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Old Yesterday, 20:56   #124
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Re: The future of television

Quote:
Originally Posted by OLD BOY View Post
Now, thatís funny!

As I have said before, the TV companies will only continue to provide linear TV while it makes them money. Once it is no longer worth their while to run all those channels, with all the time and expense of scheduling and filling the gaps in the schedule with dross (which still has to be paid for), they will honour their commitment to their shareholders to maximise their profits. Uploading content to a streamer is far more straight forward than the alternative.

When you add up

- The number of staff required all in all for scheduling;
Eh? How many people do you think that takes?

Quote:
- The building space they require;
Cant they use zoom?

Quote:
- The cost of the rights to show cheaper programmes to fill the gaps (there are no gaps on VOD);
Introducing a new and unnecessary cost, nice.
Quote:
- The satellite transponder space required or the costs of broadcasting space from transmitters, etc;
Cheap, given the thousands of channels being beamed down across Europe on shoestring budgets.

Quote:
I think you will find it costs rather more than buttons to run TV channels.
Round and round we go.

Quote:
The only considerations really are whether the government can ensure the rollout of broadband within their existing timetable, which now seems to be in doubt,
Heaven forbid.

Quote:
and for how long most viewers will continue to give conventional broadcast channels the support they have now. Those are the real considerations, not some romantic view that some people have about watching TV the old fashioned way.
Nobody romanticises it.

I suggest next Sunday night you go onto this new fangled social media platform called Twitter about 10pm and see how popular BBC 1 was the previous hour.
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Old Yesterday, 22:41   #125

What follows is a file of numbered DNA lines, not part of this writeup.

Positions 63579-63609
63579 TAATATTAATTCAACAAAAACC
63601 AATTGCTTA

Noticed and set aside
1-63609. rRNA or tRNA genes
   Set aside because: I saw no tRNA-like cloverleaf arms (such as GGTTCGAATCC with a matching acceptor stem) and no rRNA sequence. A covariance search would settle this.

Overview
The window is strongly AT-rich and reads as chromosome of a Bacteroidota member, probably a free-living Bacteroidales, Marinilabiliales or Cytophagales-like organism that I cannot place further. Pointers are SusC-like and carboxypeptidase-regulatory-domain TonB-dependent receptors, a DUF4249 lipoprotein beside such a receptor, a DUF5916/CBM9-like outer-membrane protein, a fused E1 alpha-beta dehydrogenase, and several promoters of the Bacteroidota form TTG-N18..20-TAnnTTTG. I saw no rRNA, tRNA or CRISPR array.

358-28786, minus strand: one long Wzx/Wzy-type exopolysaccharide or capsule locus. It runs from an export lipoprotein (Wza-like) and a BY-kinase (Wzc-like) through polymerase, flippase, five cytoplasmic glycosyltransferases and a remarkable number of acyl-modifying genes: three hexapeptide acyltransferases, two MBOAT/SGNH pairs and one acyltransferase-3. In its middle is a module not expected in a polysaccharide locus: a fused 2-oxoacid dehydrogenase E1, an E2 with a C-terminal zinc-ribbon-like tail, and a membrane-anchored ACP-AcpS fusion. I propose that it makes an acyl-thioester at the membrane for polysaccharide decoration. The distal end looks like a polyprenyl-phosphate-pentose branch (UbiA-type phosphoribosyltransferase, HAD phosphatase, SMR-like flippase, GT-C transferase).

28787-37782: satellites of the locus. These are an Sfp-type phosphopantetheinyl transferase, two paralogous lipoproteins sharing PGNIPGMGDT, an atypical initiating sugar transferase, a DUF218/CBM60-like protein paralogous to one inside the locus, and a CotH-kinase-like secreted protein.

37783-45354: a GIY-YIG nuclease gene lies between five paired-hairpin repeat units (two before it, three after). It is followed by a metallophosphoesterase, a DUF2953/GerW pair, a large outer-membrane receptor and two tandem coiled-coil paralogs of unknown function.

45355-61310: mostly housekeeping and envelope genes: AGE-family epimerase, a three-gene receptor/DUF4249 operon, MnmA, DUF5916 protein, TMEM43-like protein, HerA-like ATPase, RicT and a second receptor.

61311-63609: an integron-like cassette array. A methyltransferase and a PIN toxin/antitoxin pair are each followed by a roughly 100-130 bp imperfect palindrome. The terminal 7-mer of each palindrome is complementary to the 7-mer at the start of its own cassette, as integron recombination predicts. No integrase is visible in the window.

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Re: The future of television

Quote:
Originally Posted by jfman View Post

I suggest next Sunday night you go onto this new fangled social media platform called Twitter about 10pm and see how popular BBC 1 was the previous hour.
Where did I say BBC1 wasnít popular? Twisting it again...
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Old Today, 02:57   #126
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Re: The future of television

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Originally Posted by OLD BOY View Post
Where did I say BBC1 wasnít popular? Twisting it again...
Youíre saying thereís no demand to watch television as broadcast (hence itís not viable for even a state funded or subscription funded broadcaster to persist with that model). If people are watching BBC 1 between 9 and 10 thatís exactly what they are doing.
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Old Today, 08:37   #127
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Re: The future of television

Quote:
Originally Posted by jfman View Post
Youíre saying thereís no demand to watch television as broadcast (hence itís not viable for even a state funded or subscription funded broadcaster to persist with that model). If people are watching BBC 1 between 9 and 10 thatís exactly what they are doing.
As BBC1 content will be streamed in future, your comment makes no sense. While the individual channels BBC1, 2, 3 and 4 may disappear, the content will not.